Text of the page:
Corribus' answer is just too clear, I have to add my mess...
A particle like 19th century physicists imagined them would fall on the proton. The electron doesn't because it's a wave, and waves occupy some volume. This problem of the atom's size was the reason to claim "electrons are waves" and introduce the corresponding theory of quantum mechanics.
The kinetic energy of a particle is bigger when the wave changes over a shorter distance. This is natural for an electron moving at uniform speed, it is less if applying the formula when the electron is "immobile", when the wave's amplitude doesn't depend on the time. Quantum mechanics says "stationary" instead, a more differentiated notion, where the electron can occupy all the time the same volume, hence radiate no light, but have a kinetic energy, an orbital momentum, an orbital magnetic momentum.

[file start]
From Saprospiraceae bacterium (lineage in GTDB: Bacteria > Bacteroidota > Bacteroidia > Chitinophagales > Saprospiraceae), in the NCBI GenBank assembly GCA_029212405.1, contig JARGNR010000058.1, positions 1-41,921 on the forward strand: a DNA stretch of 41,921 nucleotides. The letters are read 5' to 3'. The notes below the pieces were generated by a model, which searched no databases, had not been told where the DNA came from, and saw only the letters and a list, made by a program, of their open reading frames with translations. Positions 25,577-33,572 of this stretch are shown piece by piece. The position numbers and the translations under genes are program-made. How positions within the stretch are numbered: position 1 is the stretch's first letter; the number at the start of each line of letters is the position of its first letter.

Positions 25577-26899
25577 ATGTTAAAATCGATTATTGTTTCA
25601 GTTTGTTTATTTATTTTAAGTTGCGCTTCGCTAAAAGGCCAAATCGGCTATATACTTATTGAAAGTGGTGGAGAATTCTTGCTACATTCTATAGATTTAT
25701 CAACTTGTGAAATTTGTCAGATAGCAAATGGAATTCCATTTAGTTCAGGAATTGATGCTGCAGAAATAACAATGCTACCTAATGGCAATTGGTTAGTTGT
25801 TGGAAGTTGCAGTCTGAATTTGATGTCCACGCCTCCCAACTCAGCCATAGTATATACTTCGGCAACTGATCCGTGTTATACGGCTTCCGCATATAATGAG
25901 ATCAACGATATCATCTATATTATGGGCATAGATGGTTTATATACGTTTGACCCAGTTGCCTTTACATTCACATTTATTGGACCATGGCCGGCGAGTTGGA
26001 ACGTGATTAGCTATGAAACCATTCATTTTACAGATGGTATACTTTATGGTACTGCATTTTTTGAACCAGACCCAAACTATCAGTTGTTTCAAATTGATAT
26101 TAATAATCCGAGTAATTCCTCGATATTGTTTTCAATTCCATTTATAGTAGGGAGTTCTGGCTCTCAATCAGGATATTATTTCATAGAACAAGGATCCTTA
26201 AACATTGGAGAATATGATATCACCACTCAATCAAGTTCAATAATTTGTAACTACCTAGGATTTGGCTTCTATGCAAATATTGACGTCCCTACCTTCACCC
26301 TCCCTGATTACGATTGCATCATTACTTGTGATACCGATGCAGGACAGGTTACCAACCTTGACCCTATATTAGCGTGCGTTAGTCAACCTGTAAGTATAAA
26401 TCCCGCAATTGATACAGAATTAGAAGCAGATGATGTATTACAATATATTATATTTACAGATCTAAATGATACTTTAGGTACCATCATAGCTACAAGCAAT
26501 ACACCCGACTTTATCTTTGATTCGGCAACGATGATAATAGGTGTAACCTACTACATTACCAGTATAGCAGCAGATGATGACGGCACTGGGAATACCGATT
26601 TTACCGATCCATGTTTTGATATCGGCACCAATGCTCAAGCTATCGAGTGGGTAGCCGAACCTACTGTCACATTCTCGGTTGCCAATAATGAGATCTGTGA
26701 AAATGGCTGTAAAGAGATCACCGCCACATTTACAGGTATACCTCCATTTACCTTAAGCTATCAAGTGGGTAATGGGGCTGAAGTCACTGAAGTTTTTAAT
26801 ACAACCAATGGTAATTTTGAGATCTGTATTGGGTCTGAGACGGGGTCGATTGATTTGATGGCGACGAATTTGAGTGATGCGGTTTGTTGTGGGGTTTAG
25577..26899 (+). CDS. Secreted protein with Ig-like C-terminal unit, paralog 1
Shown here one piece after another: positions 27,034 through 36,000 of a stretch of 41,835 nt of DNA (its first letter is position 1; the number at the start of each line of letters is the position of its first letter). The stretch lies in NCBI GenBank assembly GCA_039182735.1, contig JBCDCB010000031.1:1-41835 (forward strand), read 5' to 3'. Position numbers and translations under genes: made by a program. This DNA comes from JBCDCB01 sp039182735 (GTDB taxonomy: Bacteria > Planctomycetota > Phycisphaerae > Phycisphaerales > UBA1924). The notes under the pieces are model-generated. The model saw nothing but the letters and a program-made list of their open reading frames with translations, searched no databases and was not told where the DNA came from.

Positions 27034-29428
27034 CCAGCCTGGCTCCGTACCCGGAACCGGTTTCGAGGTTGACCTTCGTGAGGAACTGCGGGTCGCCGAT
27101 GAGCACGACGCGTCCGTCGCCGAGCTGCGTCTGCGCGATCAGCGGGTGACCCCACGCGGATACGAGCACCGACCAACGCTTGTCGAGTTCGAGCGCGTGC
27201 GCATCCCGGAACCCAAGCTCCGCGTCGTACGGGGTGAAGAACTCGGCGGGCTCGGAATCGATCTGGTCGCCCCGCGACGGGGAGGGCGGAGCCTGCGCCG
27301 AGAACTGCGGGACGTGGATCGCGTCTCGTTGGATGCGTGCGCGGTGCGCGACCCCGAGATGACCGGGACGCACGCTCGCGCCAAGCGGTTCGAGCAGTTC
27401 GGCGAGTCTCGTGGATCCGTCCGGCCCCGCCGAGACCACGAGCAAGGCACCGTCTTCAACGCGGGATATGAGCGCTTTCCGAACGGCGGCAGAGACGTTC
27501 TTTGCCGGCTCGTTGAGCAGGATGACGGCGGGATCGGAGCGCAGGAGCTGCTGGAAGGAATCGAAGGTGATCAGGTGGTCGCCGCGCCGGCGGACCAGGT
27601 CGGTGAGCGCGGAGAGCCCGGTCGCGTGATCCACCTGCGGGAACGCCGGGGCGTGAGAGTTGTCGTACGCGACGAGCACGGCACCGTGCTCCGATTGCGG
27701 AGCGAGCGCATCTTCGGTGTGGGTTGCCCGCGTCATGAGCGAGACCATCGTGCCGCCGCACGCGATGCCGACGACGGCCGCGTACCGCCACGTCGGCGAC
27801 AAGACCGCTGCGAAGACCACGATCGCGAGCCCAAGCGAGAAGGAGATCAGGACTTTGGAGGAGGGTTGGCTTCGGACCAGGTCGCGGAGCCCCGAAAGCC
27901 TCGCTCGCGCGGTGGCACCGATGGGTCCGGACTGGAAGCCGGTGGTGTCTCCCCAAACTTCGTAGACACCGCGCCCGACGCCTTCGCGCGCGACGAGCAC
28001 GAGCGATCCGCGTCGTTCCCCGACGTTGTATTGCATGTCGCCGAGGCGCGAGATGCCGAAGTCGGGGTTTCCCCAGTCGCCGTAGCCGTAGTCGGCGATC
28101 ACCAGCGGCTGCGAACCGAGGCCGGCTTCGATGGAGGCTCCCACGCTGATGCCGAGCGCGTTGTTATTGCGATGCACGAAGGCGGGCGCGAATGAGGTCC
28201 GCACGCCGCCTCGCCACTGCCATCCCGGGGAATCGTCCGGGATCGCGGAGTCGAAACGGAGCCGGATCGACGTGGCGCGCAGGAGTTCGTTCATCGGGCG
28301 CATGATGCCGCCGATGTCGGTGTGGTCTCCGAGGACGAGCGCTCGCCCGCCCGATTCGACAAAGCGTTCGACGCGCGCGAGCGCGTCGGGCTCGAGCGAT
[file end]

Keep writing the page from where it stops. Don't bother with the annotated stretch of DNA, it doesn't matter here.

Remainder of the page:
The kinetic energy maintains an optimum volume for the electron in the atom. If the wave occupies less volume, it changes over a smaller distance, and the kinetic energy increases. Below a certain volume, the kinetic energy increases more quickly than the energy of the electrostatic attraction decreases: this volume gives the smallest energy to the atom, and it is the volume that the electron occupies, it is the atom's volume.
"Volume" would deserve a definition, because the wave extends without limit, it only decreases to a negligible amplitude, so wording like "the amplitude falls below this arbitrary limit outside the volume" would be better.